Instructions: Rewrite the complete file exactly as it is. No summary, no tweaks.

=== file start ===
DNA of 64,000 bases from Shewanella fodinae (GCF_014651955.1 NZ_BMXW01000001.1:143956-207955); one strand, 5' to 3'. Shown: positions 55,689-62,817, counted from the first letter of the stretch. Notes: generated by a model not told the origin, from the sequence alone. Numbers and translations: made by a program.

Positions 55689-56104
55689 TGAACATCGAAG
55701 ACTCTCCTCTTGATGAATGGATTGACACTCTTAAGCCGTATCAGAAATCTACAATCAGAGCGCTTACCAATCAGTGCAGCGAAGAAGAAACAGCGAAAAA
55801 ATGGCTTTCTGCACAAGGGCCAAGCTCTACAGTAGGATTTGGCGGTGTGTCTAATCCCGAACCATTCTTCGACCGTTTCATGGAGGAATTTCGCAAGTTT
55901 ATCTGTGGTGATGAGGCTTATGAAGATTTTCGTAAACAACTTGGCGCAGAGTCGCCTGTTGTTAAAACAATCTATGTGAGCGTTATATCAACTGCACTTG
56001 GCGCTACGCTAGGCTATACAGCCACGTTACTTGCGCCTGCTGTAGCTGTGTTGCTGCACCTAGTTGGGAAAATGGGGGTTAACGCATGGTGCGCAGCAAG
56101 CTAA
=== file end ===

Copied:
DNA of 64,000 bases from Shewanella fodinae (GCF_014651955.1 NZ_BMXW01000001.1:143956-207955); one strand, 5' to 3'. Shown: positions 55,689-62,817, counted from the first letter of the stretch. Notes: generated by a model not told the origin, from the sequence alone. Numbers and translations: made by a program.

Positions 55689-56104
55689 TGAACATCGAAG
55701 ACTCTCCTCTTGATGAATGGATTGACACTCTTAAGCCGTATCAGAAATCTACAATCAGAGCGCTTACCAATCAGTGCAGCGAAGAAGAAACAGCGAAAAA
55801 ATGGCTTTCTGCACAAGGGCCAAGCTCTACAGTAGGATTTGGCGGTGTGTCTAATCCCGAACCATTCTTCGACCGTTTCATGGAGGAATTTCGCAAGTTT
55901 ATCTGTGGTGATGAGGCTTATGAAGATTTTCGTAAACAACTTGGCGCAGAGTCGCCTGTTGTTAAAACAATCTATGTGAGCGTTATATCAACTGCACTTG
56001 GCGCTACGCTAGGCTATACAGCCACGTTACTTGCGCCTGCTGTAGCTGTGTTGCTGCACCTAGTTGGGAAAATGGGGGTTAACGCATGGTGCGCAGCAAG
56101 CTAA